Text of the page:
A recent study released by the nonpartisan research group TaxA tax is a mandatory payment or charge collected by local, state, and national governments from individuals or businesses to cover the costs of general government services, goods, and activities. Foundation argues that these exemptions do little to increase purchases. Liz Malm, an economist who co-wrote the report, said her research found that tax holidays don’t appear to prompt consumers to shell out more money. Rather, they simply prompt shoppers to change the timing of a purchase they probably would have made anyway.
“These aren’t going to induce new behavior; they’re just going to provide a consumer a benefit for a thing they’ve already done,” Malm said.
Sixteen states will hold a tax-free holiday this year, a slight decline from the 18 states that did so last year.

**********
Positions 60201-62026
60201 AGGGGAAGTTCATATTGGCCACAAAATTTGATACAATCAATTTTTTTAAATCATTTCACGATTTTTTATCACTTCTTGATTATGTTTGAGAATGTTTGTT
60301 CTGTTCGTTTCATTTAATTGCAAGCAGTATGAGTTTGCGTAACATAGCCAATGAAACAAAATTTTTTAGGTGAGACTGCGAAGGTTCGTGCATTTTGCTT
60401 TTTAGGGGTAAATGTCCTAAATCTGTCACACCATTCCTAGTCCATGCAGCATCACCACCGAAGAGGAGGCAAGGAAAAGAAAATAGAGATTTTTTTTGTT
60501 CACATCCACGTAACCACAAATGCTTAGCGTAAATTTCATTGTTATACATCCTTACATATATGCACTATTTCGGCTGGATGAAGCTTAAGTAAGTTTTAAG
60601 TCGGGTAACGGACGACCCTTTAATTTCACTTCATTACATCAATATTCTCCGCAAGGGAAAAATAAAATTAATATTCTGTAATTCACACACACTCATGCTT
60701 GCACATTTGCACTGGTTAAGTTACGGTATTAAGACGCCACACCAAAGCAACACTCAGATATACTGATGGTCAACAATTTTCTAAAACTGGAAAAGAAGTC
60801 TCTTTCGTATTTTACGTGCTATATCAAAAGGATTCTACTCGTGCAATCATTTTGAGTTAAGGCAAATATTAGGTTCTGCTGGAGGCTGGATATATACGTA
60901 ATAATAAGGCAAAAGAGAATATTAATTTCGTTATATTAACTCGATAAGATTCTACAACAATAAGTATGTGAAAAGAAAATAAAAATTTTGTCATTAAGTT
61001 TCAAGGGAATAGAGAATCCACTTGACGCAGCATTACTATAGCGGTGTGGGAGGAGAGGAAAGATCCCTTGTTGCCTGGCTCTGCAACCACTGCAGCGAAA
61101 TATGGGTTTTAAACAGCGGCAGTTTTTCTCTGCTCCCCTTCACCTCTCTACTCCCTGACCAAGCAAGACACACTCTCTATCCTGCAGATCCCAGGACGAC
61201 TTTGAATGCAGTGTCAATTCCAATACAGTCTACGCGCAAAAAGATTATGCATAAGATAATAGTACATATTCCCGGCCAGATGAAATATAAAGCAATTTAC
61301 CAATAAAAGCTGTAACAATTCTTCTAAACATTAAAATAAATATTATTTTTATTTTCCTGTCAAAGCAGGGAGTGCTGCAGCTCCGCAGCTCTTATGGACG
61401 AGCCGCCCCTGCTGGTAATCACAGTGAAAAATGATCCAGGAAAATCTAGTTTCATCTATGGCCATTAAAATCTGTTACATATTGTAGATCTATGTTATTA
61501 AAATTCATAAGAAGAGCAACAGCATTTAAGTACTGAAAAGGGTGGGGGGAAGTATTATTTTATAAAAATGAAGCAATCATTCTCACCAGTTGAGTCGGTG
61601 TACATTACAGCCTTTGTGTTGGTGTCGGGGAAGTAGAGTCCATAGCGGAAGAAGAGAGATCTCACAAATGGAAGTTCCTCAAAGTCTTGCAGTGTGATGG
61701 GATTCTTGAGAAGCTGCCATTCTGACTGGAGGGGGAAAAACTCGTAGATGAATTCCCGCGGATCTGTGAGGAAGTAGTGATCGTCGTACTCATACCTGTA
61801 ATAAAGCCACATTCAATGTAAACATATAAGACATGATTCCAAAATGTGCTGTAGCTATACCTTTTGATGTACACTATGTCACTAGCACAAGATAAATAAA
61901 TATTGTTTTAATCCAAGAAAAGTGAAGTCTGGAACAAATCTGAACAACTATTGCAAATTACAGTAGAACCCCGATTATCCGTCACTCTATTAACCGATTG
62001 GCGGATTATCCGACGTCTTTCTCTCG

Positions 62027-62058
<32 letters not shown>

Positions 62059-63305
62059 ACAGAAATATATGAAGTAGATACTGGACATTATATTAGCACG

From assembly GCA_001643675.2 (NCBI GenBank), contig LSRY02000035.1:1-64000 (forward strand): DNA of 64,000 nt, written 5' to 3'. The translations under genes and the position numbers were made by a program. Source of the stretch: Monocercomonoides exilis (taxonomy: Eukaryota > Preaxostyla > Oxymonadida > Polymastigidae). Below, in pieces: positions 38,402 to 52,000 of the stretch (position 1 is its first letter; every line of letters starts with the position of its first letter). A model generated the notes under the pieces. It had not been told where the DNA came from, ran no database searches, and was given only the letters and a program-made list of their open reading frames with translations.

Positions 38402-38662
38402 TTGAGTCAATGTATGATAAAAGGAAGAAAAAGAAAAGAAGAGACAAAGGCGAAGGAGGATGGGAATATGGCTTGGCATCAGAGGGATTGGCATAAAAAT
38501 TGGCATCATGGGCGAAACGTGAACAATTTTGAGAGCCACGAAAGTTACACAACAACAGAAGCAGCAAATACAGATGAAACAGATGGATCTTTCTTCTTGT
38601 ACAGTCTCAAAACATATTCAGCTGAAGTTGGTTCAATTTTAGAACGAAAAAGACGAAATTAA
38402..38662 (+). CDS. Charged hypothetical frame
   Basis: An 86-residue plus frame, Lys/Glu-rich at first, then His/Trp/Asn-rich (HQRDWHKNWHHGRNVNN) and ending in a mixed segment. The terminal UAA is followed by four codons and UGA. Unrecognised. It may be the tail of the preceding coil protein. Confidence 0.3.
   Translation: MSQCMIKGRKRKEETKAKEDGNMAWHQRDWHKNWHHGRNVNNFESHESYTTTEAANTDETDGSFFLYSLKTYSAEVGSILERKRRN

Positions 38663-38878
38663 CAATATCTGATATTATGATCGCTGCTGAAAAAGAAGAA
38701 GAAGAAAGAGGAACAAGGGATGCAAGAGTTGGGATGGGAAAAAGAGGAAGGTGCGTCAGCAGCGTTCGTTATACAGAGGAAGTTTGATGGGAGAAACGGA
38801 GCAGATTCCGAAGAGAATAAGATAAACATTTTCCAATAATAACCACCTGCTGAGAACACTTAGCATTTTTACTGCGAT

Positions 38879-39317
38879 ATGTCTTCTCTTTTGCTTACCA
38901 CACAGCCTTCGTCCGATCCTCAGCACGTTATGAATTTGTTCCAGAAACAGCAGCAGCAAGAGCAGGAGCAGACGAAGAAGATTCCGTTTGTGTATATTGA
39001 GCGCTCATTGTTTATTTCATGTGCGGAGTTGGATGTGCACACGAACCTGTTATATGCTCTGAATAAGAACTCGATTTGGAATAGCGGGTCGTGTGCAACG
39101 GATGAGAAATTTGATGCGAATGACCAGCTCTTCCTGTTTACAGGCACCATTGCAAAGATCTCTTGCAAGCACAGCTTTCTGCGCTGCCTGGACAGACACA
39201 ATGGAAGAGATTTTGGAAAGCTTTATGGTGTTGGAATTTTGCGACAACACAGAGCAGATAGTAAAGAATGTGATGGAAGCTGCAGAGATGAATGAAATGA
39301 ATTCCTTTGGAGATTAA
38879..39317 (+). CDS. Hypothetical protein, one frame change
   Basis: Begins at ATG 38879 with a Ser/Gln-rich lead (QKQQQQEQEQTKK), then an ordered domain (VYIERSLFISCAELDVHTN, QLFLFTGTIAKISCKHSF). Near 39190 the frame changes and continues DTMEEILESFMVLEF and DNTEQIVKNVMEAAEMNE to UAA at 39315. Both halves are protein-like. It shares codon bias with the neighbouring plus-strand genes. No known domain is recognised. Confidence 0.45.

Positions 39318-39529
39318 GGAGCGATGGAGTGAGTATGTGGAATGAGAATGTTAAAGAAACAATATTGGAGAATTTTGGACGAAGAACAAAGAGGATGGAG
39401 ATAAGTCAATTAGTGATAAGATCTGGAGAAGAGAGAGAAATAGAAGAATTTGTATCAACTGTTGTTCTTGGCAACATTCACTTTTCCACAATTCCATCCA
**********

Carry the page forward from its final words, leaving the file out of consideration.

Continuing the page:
The Tax Foundation’s study is one of few research papers that aims to examine the impact of tax holidays: Little data exists on how much revenue states miss out on as a result of these policies."
In the second piece, my colleague Scott Drenkard criticizes a Post editorial that called for a higher federal cigarette tax in the belief that it would reduce interstate tobacco smuggling. Scott writes that this argument is unpersuasive:
Even if Congress hiked the federal rate from $1.01 to $2, Virginia and New York City would still have the same differential, and smuggling would persist. What’s more, a federal tax hike would make selling fake cigarettes from abroad more profitable. In 2009, one source estimated that Chinese bootleggers produced 400 billion cigarettes to meet international demand.
Maybe it’s time to come to grips with the fact that we’ve taxed tobacco into de facto prohibition, and we should bring the rates down.Share